However, in April, I hit a wall in my writing process after realising that this third book is technically not a mystery because the whodunnit is known from the start for several reasons. The first is because I’ve written scenes from the killer’s point of view, and their identity is known. And secondly, there is a subtle reference to this person in the second book. So, technically I’m breaking the rules of the genre and not delivering on the promise of the whodunnit—it’s a thriller, and so is book four.
Now I feel trapped and have no idea what to do or even how to change my story, so it’s more of a mystery. Although, I could introduce another “potential villain” to create the scene of a mystery so the reader doesn’t know the whodunnit. If you have any thoughts on my dilemma, feel free to email me via my contact page or leave your thoughts in the comments section.
While I was filming and recording the two versions of this podcast episode, I made a Google search and learned that I’m writing an inverted detective story or a howcatchem and not a thriller. That discovery was a huge relief. So, I’m still considering adding a second potential villain as well as leaning into this howcatchem. Storyline. But this inverted detective story isn’t hugely popular in the genre. So, I’m still interested in hearing your thoughts about whether I’m breaking the rules of the mystery genre.
Add More Depth to Entitled to Murder
While I was feeling stuck with book three in the James Lalonde Mystery series, I opened up my unfinished cozy mystery and started working on that novella again. Just a side note, this switching between stories happened before I realised why I was stuck with book three.
Now back to the cozy mystery.
I added more depth to the narrative point of view in the first chapter in order to establish a connection between the reader and the protagonist. But I hit another brick wall when I realised that my main character was a grieving widow in desperate need of a fresh start. And I wondered whether this character suited the cozy mystery genre because the stories are supposed to be light and fluffy, not dark.
Actually, I should point out that the story is by no means dark, but she is sad that her husband is gone—she misses him. So, now I’m stuck writing two novels.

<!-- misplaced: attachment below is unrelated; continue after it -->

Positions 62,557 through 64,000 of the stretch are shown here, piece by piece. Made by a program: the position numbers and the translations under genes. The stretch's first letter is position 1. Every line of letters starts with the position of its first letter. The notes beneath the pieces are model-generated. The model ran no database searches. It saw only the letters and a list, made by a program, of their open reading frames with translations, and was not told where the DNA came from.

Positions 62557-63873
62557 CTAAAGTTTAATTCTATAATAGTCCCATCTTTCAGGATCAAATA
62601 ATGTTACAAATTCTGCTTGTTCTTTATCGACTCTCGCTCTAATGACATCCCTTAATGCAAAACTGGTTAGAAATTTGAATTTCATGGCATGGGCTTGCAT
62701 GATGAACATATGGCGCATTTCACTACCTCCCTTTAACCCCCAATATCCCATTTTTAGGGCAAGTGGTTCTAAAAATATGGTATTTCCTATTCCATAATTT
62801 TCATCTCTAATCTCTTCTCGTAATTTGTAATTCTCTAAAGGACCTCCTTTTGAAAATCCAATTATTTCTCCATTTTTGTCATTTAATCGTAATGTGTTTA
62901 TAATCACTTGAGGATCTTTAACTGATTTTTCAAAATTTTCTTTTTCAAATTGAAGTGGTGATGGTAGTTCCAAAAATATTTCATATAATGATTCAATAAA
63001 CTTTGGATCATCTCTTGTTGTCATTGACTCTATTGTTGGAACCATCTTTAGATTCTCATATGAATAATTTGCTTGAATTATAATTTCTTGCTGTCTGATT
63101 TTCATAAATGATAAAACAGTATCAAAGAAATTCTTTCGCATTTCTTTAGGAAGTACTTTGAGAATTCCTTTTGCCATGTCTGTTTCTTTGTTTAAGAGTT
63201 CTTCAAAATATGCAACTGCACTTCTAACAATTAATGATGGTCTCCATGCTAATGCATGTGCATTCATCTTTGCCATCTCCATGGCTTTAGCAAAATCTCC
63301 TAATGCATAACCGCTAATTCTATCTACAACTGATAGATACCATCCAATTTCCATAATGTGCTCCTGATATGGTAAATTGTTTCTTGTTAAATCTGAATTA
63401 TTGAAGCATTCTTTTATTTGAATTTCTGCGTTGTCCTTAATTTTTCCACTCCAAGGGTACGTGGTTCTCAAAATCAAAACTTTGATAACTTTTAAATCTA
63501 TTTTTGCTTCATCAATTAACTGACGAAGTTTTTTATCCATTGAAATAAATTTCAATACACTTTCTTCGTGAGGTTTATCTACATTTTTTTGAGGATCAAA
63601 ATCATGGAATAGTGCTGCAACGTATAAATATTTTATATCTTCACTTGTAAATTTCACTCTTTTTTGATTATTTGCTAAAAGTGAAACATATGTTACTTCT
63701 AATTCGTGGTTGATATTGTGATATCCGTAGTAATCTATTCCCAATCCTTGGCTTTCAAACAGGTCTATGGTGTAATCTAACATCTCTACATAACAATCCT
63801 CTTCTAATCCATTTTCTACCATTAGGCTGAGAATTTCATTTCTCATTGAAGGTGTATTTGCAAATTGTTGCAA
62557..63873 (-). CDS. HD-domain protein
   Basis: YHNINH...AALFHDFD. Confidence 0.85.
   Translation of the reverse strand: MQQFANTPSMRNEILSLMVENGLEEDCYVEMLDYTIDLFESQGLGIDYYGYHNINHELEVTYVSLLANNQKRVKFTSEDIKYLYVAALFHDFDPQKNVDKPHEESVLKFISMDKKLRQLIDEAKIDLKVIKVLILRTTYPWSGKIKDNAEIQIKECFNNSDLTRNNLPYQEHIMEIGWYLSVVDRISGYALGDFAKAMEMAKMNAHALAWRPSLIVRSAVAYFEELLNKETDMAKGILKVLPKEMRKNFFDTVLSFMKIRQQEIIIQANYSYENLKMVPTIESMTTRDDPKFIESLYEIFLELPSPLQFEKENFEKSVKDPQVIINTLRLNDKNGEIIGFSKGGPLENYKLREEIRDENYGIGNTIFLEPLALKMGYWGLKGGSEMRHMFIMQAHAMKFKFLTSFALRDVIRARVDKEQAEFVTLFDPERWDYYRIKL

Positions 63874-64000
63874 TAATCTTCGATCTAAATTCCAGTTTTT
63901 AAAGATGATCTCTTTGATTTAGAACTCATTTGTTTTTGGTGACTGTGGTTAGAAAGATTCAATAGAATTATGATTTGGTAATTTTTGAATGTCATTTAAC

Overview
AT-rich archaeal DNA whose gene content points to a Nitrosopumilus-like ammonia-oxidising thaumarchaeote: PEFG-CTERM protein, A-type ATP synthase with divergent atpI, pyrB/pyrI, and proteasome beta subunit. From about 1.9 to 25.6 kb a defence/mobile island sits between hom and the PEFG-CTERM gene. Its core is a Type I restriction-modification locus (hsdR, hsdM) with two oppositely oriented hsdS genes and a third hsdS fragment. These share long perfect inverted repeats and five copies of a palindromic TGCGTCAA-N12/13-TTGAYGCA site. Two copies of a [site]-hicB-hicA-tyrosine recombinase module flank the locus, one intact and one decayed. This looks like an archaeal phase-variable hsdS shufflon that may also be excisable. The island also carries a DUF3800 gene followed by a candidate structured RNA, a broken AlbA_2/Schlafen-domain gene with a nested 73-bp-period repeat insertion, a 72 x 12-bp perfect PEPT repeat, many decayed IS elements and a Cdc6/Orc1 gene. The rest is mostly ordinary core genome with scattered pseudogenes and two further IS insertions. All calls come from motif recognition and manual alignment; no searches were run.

And I’m not going to start a third manuscript.
So, that’s all of the things that I can discuss in terms of writing, editing, book marketing, and publishing. Now, I have an important question to ask you. Are you a UK author who has experienced those taxation issues with Barnes & Noble, or have you skipped this trauma altogether and published with Draft2Digital? Come on over to the blog post and share your thoughts and experiences in the comments section.
And, while I have this thought, the one-hundredth episode is coming up, and I thought it might be nice to do a celebratory Ask Me Anything session, so come on over to this page and submit a question for me to answer on the show.
The next episode of the podcast will be the bonus milestone episode, and then after that, I will release another episode where I will discuss the anatomy of a scene.
Thank you for listening, and happy reading and writing, everybody.
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I’m Amelia. When I’m not hosting the Authorpreneur Podcast™️ and the Book Nerd Podcasts, I write Mystery Novels under the pen name A. D. Hay. And, I’m the author of Suspicion, the Lawn, and the Candidate.
On this blog, I help new writers to finish their first draft, prepare their manuscripts for professional editing, and when they get stuck in the first draft phase or are confused about the revision process.
Right now, I’m editing and preparing my soon to be published mystery novels, Suspicion, Duplicity, 24 Hours, and Immunity for publication.